Inclusions and exclusions
Consider what is included in the tour when setting group pricing. Are meals, transportation, or additional experiences included?
Within our scuba diving example, the operator would need to consider boat transportation and oxygen tanks. You can then adjust the price based on what is included or excluded from the tour.
How much to discount
Discounts should be enough to entice groups to book, but not so much that it significantly impacts your profits. Consider offering a tiered discount structure based on the number of participants, or offering discounts during off-peak times to fill empty slots.
Tour operators should also consider how often they want to offer discounts, as they can impact the perceived value of your tours.
Common mistakes that tour operators make when setting group pricing
Setting the right pricing strategy for group bookings can be a challenging task for tour operators. Pricing too high may deter potential customers, while pricing too low may result in lower profits.
Let’s dive into a few common mistakes you should avoid when setting yours.
1. Unclear terms and conditions
One of the most common mistakes tour operators make when setting group pricing is having unclear terms and conditions.
The terms and conditions of your group pricing should be simple enough to skim over and understand. You should be clear about the number of people required to make up a group, payment options — such as split pay — and cancellation policies.
2. Not offering a variety of group sizes to accommodate different needs
Not every group will be the same size. You may welcome large family gatherings, wedding parties, and corporate events, all of which will have different needs. When you allow different group sizes, you open your business to more customers.
3. Failing to promote the group pricing offers effectively
You need to have a good marketing strategy to communicate your group pricing. For example, your website may have a section called “Group bookings,” where customers can learn all about your group offerings and discounts.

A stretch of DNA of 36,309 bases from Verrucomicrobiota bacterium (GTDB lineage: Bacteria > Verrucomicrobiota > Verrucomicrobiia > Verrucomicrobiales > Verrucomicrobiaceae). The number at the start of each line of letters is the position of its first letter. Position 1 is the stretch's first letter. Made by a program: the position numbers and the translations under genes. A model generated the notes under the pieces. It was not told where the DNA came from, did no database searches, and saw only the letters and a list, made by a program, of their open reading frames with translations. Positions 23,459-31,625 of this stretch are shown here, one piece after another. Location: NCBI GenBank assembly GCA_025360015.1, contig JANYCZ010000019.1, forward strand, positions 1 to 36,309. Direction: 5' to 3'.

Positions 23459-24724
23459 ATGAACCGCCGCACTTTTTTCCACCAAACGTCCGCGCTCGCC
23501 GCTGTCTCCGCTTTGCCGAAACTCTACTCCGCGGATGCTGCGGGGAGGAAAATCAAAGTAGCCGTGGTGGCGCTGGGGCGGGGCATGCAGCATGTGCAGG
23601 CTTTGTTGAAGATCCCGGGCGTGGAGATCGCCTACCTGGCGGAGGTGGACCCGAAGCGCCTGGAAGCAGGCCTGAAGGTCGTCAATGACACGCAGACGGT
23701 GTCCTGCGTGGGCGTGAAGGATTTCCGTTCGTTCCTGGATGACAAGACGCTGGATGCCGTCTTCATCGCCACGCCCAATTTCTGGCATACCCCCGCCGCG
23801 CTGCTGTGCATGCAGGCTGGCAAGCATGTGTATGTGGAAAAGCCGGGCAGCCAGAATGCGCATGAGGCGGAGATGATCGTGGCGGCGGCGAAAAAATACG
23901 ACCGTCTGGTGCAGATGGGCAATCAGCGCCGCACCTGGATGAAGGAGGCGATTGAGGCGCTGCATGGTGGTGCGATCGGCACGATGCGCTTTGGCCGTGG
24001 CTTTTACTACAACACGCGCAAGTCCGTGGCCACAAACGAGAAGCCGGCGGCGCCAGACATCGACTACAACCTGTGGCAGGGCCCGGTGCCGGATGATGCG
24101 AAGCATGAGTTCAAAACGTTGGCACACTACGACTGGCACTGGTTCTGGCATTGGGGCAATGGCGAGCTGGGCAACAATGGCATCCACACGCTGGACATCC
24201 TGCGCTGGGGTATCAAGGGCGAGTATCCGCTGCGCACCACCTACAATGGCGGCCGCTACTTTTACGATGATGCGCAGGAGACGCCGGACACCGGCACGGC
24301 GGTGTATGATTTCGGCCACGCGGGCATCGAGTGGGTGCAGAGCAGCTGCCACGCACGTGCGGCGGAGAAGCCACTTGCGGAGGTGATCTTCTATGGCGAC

Here are a few elements that should be included in your group bookings page:
- Outline the different group packages and discounts offered, such as corporate group rates or school fied trip ideas.
- Specify the minimum and maximum number of people required for the group pricing to kick in.
- List what’s included. Especially highlight special perks, such as group photos or exclusive access to certain areas.
- Provide a simple step-by-step guide on how to successfully create a group booking.
- Feature testimonials and photos from past groups.
4. Promoting it to the wrong channels or subset of customers
If you’re promoting your group offerings to the wrong customers — for example, solo travelers — then you won’t be making many sales. Before creating a marketing strategy, consider who you want to attract and then promote your experiences to them through the appropriate channels. For example, promoting group pricing offers for large family reunions on LinkedIn may not be as effective as promoting them on Instagram.
5. Not adjusting pricing based on demand and seasonality
Don’t forget to adjust pricing based on demand and seasonality. Factors such as the time of year, peak travel periods, and the popularity of your destination will impact your group pricing. For example, you may raise prices when demand is at its highest and your customers are less price sensitive.
6. Not taking into account the cost of additional services and amenities offered to groups
Remember that your operating costs will determine how steep of a discount you can offer. It’s important to consider all costs when setting group pricing, including transportation, equipment rentals, activities, and any other expenses.